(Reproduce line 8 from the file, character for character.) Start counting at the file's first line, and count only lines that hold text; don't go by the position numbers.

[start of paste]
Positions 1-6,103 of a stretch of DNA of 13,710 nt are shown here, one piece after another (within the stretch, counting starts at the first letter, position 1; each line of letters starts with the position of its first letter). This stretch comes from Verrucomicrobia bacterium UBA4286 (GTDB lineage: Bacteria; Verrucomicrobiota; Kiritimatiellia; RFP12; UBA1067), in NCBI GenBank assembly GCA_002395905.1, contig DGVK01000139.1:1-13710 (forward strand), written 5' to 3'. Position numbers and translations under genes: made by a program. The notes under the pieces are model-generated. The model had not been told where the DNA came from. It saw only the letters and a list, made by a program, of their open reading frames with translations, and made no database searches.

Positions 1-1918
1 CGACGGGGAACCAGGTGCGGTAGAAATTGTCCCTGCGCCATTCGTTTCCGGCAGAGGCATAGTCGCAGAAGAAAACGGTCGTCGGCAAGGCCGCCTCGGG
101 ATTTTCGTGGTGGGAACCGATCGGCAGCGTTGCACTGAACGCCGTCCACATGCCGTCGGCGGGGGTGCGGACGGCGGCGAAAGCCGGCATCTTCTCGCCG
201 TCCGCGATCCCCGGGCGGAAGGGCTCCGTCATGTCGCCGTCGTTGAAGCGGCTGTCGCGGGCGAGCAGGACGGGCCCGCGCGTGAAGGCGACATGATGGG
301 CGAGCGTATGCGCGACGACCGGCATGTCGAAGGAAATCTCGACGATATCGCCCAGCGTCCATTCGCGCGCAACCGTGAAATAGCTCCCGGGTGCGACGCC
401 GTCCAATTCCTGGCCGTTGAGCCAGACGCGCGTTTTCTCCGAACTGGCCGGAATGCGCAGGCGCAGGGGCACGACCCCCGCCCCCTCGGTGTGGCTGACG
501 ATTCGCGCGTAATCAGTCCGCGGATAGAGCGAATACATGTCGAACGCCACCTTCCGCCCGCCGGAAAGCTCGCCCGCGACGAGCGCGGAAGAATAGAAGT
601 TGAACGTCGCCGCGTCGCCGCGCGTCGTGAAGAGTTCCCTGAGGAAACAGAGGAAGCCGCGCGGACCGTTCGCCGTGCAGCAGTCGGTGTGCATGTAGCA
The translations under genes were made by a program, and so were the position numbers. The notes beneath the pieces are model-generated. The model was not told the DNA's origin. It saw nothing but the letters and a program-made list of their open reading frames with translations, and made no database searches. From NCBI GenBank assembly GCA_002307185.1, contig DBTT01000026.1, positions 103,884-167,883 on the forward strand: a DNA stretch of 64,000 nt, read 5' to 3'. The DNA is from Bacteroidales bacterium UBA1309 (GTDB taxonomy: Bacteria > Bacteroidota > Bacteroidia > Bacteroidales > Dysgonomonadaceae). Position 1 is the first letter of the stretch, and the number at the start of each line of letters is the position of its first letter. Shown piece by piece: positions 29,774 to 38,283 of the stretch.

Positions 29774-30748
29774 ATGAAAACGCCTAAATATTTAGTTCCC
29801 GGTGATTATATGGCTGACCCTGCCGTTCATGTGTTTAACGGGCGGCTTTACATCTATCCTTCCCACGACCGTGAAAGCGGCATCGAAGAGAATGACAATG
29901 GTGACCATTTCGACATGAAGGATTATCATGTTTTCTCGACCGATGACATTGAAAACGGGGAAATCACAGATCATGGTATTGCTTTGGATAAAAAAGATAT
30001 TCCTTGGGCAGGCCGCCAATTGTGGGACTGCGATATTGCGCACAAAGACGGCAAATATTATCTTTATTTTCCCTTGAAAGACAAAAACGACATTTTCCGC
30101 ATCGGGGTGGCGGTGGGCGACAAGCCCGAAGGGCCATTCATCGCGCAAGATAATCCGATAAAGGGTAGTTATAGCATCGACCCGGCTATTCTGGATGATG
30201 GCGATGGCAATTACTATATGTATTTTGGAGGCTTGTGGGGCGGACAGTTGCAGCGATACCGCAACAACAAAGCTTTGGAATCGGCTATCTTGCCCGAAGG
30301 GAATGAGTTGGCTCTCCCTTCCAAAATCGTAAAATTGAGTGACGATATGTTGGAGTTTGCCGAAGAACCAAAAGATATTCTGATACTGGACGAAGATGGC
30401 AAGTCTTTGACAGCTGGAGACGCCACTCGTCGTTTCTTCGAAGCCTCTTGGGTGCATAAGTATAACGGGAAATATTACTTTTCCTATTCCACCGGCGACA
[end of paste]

501 ATTCGCGCGTAATCAGTCCGCGGATAGAGCGAATACATGTCGAACGCCACCTTCCGCCCGCCGGAAAGCTCGCCCGCGACGAGCGCGGAAGAATAGAAGT